Phenotypic plasticity promotes recombination and gene clustering in periodic environments

Created on 24th June 2017

Davorka Gulisija; Joshua B. Plotkin;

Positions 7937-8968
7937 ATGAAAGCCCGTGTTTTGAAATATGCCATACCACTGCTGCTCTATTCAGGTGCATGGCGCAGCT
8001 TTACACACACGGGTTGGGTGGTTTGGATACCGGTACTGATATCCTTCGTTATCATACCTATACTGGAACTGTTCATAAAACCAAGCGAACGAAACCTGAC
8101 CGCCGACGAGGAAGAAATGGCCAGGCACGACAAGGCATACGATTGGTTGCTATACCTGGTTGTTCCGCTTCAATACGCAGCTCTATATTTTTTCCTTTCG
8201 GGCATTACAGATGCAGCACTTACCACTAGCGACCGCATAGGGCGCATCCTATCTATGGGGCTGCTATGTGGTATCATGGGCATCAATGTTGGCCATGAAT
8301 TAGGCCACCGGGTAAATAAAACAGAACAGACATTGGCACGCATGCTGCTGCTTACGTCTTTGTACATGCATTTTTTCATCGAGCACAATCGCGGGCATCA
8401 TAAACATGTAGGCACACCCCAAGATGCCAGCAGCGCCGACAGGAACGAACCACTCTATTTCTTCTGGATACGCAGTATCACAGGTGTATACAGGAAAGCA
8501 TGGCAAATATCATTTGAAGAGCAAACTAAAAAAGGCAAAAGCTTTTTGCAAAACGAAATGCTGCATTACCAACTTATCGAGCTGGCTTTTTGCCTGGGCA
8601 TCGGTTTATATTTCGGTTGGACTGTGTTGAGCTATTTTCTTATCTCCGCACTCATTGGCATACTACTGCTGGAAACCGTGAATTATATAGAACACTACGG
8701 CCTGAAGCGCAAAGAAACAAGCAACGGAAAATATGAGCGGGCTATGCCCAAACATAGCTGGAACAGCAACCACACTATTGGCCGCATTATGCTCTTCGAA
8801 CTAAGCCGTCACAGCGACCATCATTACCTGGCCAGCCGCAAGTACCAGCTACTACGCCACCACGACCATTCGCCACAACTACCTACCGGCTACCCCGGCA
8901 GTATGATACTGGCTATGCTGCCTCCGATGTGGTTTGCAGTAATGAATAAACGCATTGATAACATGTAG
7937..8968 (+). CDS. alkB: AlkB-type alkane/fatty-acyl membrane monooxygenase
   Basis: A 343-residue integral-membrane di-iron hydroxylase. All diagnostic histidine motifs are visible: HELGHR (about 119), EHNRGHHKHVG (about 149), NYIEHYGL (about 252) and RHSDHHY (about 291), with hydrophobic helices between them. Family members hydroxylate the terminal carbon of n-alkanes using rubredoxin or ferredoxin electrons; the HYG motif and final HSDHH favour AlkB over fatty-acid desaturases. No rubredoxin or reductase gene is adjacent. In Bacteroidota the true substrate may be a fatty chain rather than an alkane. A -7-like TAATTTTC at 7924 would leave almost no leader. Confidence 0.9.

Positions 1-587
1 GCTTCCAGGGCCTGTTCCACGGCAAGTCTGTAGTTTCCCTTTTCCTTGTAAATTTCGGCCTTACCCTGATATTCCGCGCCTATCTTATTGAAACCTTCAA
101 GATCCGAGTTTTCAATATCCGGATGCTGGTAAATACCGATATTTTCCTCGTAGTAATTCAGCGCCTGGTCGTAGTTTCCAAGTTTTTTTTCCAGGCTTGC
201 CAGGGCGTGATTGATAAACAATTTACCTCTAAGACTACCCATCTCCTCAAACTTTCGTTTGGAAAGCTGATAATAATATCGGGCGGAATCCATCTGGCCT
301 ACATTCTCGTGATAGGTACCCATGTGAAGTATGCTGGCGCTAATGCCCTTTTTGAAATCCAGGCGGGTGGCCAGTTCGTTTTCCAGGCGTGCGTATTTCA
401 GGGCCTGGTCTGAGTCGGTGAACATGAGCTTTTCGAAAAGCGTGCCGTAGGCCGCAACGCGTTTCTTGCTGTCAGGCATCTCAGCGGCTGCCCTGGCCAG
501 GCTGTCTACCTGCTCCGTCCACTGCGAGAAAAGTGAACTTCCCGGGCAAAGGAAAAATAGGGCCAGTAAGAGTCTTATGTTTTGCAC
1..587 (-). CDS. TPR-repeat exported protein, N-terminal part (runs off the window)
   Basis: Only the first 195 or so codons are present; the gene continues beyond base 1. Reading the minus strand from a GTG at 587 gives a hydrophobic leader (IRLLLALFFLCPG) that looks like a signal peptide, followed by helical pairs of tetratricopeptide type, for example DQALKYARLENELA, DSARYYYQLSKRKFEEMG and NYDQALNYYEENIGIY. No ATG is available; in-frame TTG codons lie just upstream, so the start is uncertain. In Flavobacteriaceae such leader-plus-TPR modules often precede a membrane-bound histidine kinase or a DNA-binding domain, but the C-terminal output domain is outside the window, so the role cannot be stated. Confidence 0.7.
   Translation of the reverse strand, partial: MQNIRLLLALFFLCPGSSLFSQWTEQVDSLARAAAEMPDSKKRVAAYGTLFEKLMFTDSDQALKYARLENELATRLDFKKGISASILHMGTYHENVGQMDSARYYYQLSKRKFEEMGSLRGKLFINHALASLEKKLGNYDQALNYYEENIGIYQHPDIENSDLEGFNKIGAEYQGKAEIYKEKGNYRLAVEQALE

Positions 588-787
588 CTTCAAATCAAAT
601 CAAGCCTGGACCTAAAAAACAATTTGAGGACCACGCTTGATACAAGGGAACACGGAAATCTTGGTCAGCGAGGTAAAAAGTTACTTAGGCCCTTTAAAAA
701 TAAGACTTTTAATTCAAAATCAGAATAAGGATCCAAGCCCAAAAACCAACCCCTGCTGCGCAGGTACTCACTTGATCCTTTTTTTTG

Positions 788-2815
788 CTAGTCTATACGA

While theory offers clear predictions for when recombination will evolve in changing environments, it is unclear what natural scenarios can generate the necessary conditions. The Red Queen hypothesis provides one such scenario in natural populations, but it requires interaction with antagonistic species such as host-parasite systems. We present a novel scenario for the evolution of recombination in finite populations: the genomic storage effect due to phenotypic plasticity. Using an analytic approximation and Monte Carlo simulations we demonstrate that balanced polymorphism and recombination evolve between a target locus that codes for a seasonally selected trait and a plasticity modifier locus that modulates the effects of target-locus alleles. Unlike in prior models, evolution of recombination by this plasticity effect does not require antagonistic inter-specific interactions or a steady influx of mutation, and it occurs even when a single target locus expresses a trait under selection. Furthermore, we show that selection will suppress the recombination rate among multiple polymorphic target loci, even in the absence of epistasis among them, which produces a cluster of linked loci under selection. These results provide a novel biological scenario for the evolution of recombination and supergenes.

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